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2ND CHANCE FALL GAL A PHOTOGRAPHED BY MEGAN WOLFE

2ndChanceMS held its second annual Fall Gala Sept. 5 at Saint Leo Lounge. Proceeds from the ticket sales, silent auction and raffle will help the organization raise funds to further adult education and for work skills training for adults in Mississippi. 1

View more photos at invitationoxford.com.

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1. Liz Woodward and Pat Nelson with Sally Doty 2. Terri Clark, Laurie Kesler and Angela Bass 3. Albine Bennett, Lewis Whitfield and Kristy Luse 4. Alan Beales, Woody Sample and John McCullouch 5. Diane Scruggs, Kristina Carlson and Doug Alexander 6. Jesse Mitchell and Latisha Latiker 7. Ian Tailyour and Richard Barrett 8. Mary Haskell, Teresa Hubbard and Allyson Duckworth 9. Billy and Rebecca Long

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BOWL FOR BREATH PHOTOGRAPHED BY ALEX SAGE

Oxford Bowl for Breath took place Sept. 10 at Premier Lanes. Many participating teams wore superhero-themed costumes. Proceeds from the bowling tournament benefit the Mississippi Chapter of the Cystic Fibrosis Foundation. 1

View more photos at invitationoxford.com.

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1. Libby Zoghby and Jenny Stubblefield with Baker and Brynnen Quick, Lindsey Meisenheimer, Jenna Lovelace and Carlyle Thomas 2. Kristen and Jonathan Palmer with Lindsey and Jay Shipp and Heather and Daniel Lenard 3. Ron Rychlak, Tim Wilkinson, Ricky Berry, George Read and Matthew Farrell 4. Doug Odom, Emily Rikard, Joey Odom, James Rowe, Kim Byler and Brian Mullins 5. Micki and Catherine Berry 6. Melissa Jones and Douglas Vance 7. Ashley Clark, Whitney McGraw, Lauren Cleary and Carter Griffin

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Committed to Excellence Dan Finan, Realtor Ole Miss’15 MBA

CELL: 601.917.5429 wdfinan@hotmail.com www.resideoxford.com OFFICE: 662.234.5621

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HEATHER MCMAHAN COMEDY PHOTOGRAPHED BY ABBEY EDMONSON

University of Mississippi alumna Heather McMahan performed a sold-out comedy show Sept. 5 at The Lyric Oxford. The performance was the second stop on “The Farewell Tour.” Read more about McMahan and upcoming shows at heatherontour.com. 1

View more photos at invitationoxford.com.

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1. Kara Parham, Cobie Watkins, Catherine Yates, Anna Kathryn Colbert, Megan Miller and Leslie McCormick 2. Kristen Palmer, Carrie Stephens, Lindsey Roberson, Haley Murphy, Melissa Grayson and Heather Moffatt 3. Chelsea Walters, Alden Low, Rollie Carson, Chelsea Sheridan, Griffin Stroupe and Sarah Siebert 4. Channing McPherson, Anne Grace Kennon and Katherine Boggs with Liz and Molly Edwards 5. Ashlea Depriest, Jamie Cousin, Cecile Lonjaret, Neely Meadors and Claire Ganey 6. Hannah Dye, Ashley Folk and Kayla Diskin 7. Ellen Duncan, Hunter Smith, Ellen Gleason and Anna Harris 8. Rosebud and Will Skudder 9. Alyssa Dowell, Marilyn Hessler and Cookie White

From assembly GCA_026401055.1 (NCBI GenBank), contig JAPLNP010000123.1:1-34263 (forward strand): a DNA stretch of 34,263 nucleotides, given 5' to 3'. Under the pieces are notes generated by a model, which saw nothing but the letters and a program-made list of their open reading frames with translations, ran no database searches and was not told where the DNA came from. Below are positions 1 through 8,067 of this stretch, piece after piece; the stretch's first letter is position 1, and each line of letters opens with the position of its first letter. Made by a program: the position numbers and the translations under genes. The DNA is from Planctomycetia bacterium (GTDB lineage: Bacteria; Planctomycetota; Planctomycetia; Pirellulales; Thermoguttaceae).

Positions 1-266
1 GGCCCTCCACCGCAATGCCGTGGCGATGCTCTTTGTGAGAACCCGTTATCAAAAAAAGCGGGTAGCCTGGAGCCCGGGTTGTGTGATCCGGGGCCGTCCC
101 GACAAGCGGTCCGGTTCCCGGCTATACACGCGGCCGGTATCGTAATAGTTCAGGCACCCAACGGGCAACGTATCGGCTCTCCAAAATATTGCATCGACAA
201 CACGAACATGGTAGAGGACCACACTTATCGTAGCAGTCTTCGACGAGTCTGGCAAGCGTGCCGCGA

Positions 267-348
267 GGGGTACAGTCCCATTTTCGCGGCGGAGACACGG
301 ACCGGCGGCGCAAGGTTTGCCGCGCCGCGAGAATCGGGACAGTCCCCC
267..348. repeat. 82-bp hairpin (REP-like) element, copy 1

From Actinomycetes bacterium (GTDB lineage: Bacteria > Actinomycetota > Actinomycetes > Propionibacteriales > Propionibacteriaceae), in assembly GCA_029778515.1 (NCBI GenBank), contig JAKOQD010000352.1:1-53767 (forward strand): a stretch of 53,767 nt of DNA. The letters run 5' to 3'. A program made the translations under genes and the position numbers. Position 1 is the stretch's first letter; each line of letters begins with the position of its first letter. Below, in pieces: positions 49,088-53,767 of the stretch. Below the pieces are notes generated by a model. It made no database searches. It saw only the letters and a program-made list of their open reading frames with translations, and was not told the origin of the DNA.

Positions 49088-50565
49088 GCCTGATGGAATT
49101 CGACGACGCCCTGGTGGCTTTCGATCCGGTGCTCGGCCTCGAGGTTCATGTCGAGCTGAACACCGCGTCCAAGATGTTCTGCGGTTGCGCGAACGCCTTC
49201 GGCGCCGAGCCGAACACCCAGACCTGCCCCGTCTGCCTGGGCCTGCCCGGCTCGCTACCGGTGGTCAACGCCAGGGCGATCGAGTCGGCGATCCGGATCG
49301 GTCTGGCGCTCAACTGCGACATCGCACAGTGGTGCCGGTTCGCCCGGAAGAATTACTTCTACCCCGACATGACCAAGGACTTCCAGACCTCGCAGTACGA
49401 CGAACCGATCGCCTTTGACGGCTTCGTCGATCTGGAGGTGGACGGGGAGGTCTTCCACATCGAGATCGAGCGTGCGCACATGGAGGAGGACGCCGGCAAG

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UNITED WAY FL A SHBACK BA SH PHOTOGRAPHED BY MEGAN WOLFE

United Way of Oxford held its Flashback Bash fundraiser Aug. 17 at the Oxford Conference Center. The 1980s-themed party included an Oxford PhotoBomb booth, live music by Almost Famous, and food from Taylor Grocery Catering and My Michelle’s. 1

View more photos at invitationoxford.com.

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1. Brian Whisenant with Kana and Eric Cromby 2. Chris and Charlotte Dicus with Pam Swain 3. Brady and Kasi Hoggard 4. Teasha Sanders and Marilyn Barnes 5. Jack and Sage Nichols 6. Jessica and Shaun Vaughn 7. Carole Hughes and Traci Hale 8. Nancy Stribling and Irwin Sperling 9. Ryan Upshaw and Kurt Brummett

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VE TER ANS APPRECIATION DAY PHOTOGRAPHED BY ABBEY EDMONSON

Veterans Appreciation Day was celebrated Sept. 13 at the Mississippi State Veterans Home. The tailgate-themed event included performances by the Ole Miss Pep Band and the Ole Miss Choir. 1

View more photos at invitationoxford.com.

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1. Sam Jones, Elly Purdon and Lawson Brines 2. Willie Price, Larry Dykes and Charlie Foote 3. Paul Gibbs and Leroy Mullins 4. Aubri Maroney, Cayden Owens, Shanitra Bowen and Marlin Clark 5. Tommy Eaton 6. Whitney Holmes and Redus Whisenant 7. Ernie Lowe with Gideon

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SQUARE BOOKS CELEBRATION PHOTOGRAPHED BY ALEXIS LEE

Square Books hosted its 40th anniversary party Aug. 24 at The Lyric Oxford to thank the store’s staff, friends and readers. Guests celebrated with food, a toast and live music by The Soultones. The event continued with a special storytime at Square Books Jr. 1

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View more photos at invitationoxford.com.

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1. Paul Phillips and Ann O’dell with Mack and Doroty Aldridge and Shirley Crawford 2. Barbie Cheatham and Pat Klein with Barbara and Bill Bailey 3. Cathy and Greg Blackburn 4. Lucien Cremaldie and Dale Abadie 5. Don and Linda Alexander 6. David and Betty Barkett 7. Jane Vorhies, Rene Pulliam and Priscilla McCoy 8. Marge and Jim McCauley